7. What role should the media play in promoting diversity and social cohesion?

The media should give more opportunities for diverse peoples to tell their own stories. There should be space and time for this, not just in the form of the media holding up a mike or a camera to newsworthy subjects, but their own stories told by them. 'Slumdog Millionaire' won 8 Oscars because it told someone else's story, a new story never before seen or shown.

8. Should the media act as a 'responsible partner' in an increasingly multicultural environment?

YES, YES, YES. The media must give back to the subjects that fill their air time for free.

9. How would you respond to the complaint that freedom of speech allows extremists too great an access to the media?

That's the price of freedom of speech. You may disagree with what they say but their freedom ensures your own.

10. How would you respond to the complaint that media reporting of ethnic communities remains generally unfavourable?

International media portray Jamaica as (a) tropical paradise, or (b) drug-addicted, violent, dangerous island. Most of the time Jamaica is neither of these but a small heaven on earth, so we often smile or get angry at how we are depicted in these clichés. But I organise an annual festival of films featuring and/or containing reggae music and they show me that if the traditional media is reporting unfavourably about my country, another kind of media is reporting the exact opposite – a more accurate and true picture of life in Jamaica . As the media expands through YouTube, Facebook and other Internet programmes, the work of journalists is taken out of the hands of a few, often prejudiced, hands and expanded into the wider global media community.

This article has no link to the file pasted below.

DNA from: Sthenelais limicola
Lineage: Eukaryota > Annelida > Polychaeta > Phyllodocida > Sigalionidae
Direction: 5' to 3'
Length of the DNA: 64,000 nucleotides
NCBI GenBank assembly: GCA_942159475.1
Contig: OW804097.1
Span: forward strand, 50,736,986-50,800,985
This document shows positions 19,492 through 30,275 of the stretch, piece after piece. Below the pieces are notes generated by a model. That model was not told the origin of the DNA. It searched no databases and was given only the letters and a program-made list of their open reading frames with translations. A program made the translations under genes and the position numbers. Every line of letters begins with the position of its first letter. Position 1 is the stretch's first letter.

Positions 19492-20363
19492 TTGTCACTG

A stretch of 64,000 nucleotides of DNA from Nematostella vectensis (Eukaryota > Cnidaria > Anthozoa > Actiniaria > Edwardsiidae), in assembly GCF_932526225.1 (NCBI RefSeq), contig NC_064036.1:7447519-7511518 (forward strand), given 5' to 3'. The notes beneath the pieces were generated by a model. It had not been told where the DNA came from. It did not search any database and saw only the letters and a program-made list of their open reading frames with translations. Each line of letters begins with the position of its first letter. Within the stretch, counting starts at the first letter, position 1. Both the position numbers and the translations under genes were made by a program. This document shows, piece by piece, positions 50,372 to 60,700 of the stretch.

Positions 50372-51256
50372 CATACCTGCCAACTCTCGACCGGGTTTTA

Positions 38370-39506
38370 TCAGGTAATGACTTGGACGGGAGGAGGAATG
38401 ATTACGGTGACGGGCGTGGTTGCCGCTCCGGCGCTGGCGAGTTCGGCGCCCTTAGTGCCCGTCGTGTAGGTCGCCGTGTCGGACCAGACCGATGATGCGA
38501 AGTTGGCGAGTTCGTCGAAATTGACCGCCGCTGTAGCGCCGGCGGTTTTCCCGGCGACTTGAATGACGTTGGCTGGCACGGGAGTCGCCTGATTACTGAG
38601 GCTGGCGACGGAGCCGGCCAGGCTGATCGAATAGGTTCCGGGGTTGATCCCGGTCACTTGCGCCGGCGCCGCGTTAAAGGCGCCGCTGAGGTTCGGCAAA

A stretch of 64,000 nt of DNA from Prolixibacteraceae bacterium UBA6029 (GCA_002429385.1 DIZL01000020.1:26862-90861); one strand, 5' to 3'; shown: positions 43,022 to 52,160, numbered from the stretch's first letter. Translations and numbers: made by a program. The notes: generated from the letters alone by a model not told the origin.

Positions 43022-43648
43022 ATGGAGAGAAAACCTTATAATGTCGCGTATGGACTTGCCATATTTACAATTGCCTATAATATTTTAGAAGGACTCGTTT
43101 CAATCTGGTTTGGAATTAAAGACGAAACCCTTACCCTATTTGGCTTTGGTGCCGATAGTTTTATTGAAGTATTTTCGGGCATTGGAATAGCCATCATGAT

This is the future of the media. As a film maker, I do what I can to use film as a true medium of communication. I am inspired by the great Cuban film maker Santiago Alvarez, who first introduced me to the power of the documentary film to convey messages to counteract misinformation. Michael Moore has continued this tradition so expertly, updating the genre in amusing ways.

11. What steps could be taken to encourage more ethnic minorities into the media?

Ethnic minorities should be given access to community cable channels and radio stations to broadcast their own cultural messages. This should be part of the Arts & Culture programmes of all developed nations with large ethnic minorities.

12. What measures still need to be taken by media organisations to adapt to Europe 's multi-cultural environment?

Education through media, especially through film broadcast on TV and the internet, is the best way to encourage acceptance of multiculturalism across Europe . Sadly, European countries will also have to suck the bitter lemon of accepting their historical role in the depressed social and economic conditions of the ethnic minorities. Some will have to apologise for their role in the brutal enslavement of Africans and other forms of genocide and until this is done, the scourge of racism will linger and fester and make its eradication even more difficult.